Qasr al-Bint, the Grand Temple itself, would once have stood about 34 m tall (a little over 11 stories high) making it taller than any other structure in the city. It’s remains are less than a third of that height, and from a distance it looks like nothing so much as a bombed out concrete high rise. There were no signs warding off trespassers and no fences either. This occurrence being somewhat unique on the main trail in Petra, we quickly diverted from the path and began exploring the temple grounds and interior.

Against one wall was a space so clearly reserved for idols that I would have known that was its purpose even if I hadn’t read where we were. I could almost see them, towering larger than life statues, painted and gilded and draped with fine cloth while plumes of pungent frankincense (the main export of the Nabatean empire) filled the air. The great arch of the main doorway still stood, although the wall above it was gone however, leaving just the archstones in the air.  Beneath its apex, my head tilted back to stare straight up, I could imagine the thrill of the sacred that a supplicant to the temple might feel when passing through the same arch.

IMG_1375In places the bare brick walls had a few patches of their facade still clinging, showing us that the walls of the temple would not have been mortared brick, but smooth expanses filled with raised geometrical shapes that were almost certainly painted or otherwise decorated. It’s easy to forget that our ancestors did not live in a world of earth tones. The ruins all appear sand beige or stone brown because the paints, precious metals and fine fabrics have not survived time and thieves. But traces found at many historical sites around the world tell us that they painted, gilded, dyed, lacquered, polished, inlayed or tapestried every surface they could afford to. There is no doubt that this temple matched or exceeded in grandeur and color the most ostentatious of Renaissance cathedrals.

It was hard to differentiate because of all the rubble, but I think there were several rooms. I don’t know very much about the Nabatean religion, but it seems like it’s not as well recorded as say, the Roman religions, so I don’t feel too bad. I have no idea what all the rooms were for. I have trouble imagining a 11 story building that didn’t have at least a few floors because vaulted ceilings only go so high, but I had to be content to stumble around the rubble and look at signs in the stones of the walls and floor for clues. In one corner, a lone pale grey donkey stood patiently waiting.


To the Monastery

At the middle of the park, just past the Temple is a cute little restaurant (we didn’t go inside, but the outdoor seating we walked through was nice looking), and a surprisingly clean toilet. I’ve grown accustomed to the toilet facilities in remote places/tourist sites being pretty scungy, so when I walked into a large, bright, clean and fresh smelling restroom in Petra, I was pleasantly surprised. Also at this collection of buildings is a museum. I normally never pass up a museum, but I did want to make sure that I had enough time to get to the Monastery so I opted to press on and now alas, it is added to the list of things to see next time.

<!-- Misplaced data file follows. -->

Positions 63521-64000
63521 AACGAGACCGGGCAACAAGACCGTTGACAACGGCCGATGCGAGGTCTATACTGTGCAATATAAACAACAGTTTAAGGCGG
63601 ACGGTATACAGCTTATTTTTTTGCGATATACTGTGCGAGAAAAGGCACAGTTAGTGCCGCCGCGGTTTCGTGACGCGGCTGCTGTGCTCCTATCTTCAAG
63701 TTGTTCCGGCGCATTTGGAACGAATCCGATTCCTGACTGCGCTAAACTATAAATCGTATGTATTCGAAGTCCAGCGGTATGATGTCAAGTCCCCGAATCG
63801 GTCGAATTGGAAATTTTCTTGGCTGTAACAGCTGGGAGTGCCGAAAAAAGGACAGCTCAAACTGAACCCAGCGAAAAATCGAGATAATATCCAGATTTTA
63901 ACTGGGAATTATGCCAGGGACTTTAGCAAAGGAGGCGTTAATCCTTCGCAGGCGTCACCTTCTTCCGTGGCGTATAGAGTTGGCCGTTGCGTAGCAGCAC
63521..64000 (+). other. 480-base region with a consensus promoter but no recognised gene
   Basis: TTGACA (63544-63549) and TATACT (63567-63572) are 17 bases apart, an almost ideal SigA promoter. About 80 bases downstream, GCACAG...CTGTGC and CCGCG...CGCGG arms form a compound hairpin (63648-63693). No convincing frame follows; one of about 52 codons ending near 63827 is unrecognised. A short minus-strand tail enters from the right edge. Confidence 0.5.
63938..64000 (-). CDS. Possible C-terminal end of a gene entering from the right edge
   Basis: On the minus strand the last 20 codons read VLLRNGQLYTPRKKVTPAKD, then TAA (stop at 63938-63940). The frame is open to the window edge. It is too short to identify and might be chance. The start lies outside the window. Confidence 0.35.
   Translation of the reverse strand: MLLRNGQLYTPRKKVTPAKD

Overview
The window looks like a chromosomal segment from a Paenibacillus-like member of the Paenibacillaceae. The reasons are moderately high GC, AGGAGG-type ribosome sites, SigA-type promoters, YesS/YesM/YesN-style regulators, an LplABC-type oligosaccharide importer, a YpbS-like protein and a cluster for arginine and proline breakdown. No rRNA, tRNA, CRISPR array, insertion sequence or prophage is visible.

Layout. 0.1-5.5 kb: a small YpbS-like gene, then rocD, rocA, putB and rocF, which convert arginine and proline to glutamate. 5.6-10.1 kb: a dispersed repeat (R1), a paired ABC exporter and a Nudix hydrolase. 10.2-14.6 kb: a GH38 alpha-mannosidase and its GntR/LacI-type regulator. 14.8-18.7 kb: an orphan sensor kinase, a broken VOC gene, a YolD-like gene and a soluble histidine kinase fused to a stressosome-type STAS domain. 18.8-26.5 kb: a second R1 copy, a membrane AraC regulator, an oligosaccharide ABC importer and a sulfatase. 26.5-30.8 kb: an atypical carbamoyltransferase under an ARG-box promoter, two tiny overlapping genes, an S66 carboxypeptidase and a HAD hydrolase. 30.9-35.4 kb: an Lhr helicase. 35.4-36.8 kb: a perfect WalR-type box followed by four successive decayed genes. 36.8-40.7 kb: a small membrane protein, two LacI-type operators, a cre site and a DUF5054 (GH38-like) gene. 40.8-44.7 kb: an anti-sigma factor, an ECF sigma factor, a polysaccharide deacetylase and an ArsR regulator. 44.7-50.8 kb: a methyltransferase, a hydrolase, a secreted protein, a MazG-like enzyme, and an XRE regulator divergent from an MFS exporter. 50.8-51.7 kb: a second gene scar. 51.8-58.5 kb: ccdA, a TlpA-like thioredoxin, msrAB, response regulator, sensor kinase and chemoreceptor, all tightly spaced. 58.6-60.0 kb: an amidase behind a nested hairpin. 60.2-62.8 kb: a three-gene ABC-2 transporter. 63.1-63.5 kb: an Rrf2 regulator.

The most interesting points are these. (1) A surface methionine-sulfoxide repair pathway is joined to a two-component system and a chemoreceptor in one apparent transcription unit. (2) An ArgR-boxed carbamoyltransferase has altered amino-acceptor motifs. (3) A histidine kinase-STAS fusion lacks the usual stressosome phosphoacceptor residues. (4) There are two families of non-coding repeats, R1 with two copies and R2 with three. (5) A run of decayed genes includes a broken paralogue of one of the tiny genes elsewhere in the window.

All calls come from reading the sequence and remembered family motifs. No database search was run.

From this little rest area, the long climb to the main attraction commences. Although, I gathered from many tourists that a lot of visitors simply don’t bother because the climb is so long and the Treasury is so impressive, they seem to think it’s not worth it. I have mentioned in the past that I believe myself to be an achievement junkie, so climbing stuff because later I can say I did is more than a little appealing to me. Plus, I had two Taoist mountains full of Chinese stairs under my belt (7.5 hours to climb Hua Shan with oh so many rest breaks) so I was not about to miss out on the Monastery because of a mere 800-900 stairs. The number varied depending on the person telling us, and at first we thought the increasing numbers were a sales tactic by the mule drivers offering rides up the steps, but as we continued walking, it became clear that counting the steps is trickier than it seems since some of them are clearly carved, some made with stones and mortar and still others just natural rock formations that resembled stairs.

I’m not an athlete. I don’t charge down trails and bound up mountains. I walk at a measured pace with lots of breaks. What I lack in oomph I make up for in stubbornness. I was determined to walk the trail and not to ride. Many erstwhile hiking buddies have left me in the dust because they simply wanted to move faster. Some of it may also come from childhood hikes with my mother who would stop and admire flowers, leaves, rocks, birds, animals or insects wherever we went, pointing out nature’s wonders to us. Maybe it’s because I’m more intent on the journey than the destination. Or maybe I’m just out of shape. Either way, I stopped often on the climb to admire the view or chat with a traveler going the other way, or take pictures or just to catch my breath. Bernard stuck with me the whole way, so kudos to a very patient hiking buddy!

IMG_1394Around the halfway point, there were a couple little shops selling trinkets and snacks and after that an ever increasing number of little stands run by Bedouin women selling bits of new and antique jewelry, statuettes, stones and camel bone carvings, and other “native” sparklies. The women would call to us to stop and have a cup of tea, and eventually I lost track of how much tea I drank, but it certainly meant there was no hurry to climb. Of course all of them were hoping we would buy something from them, but their hospitality and offers for tea were ice breakers not tricks.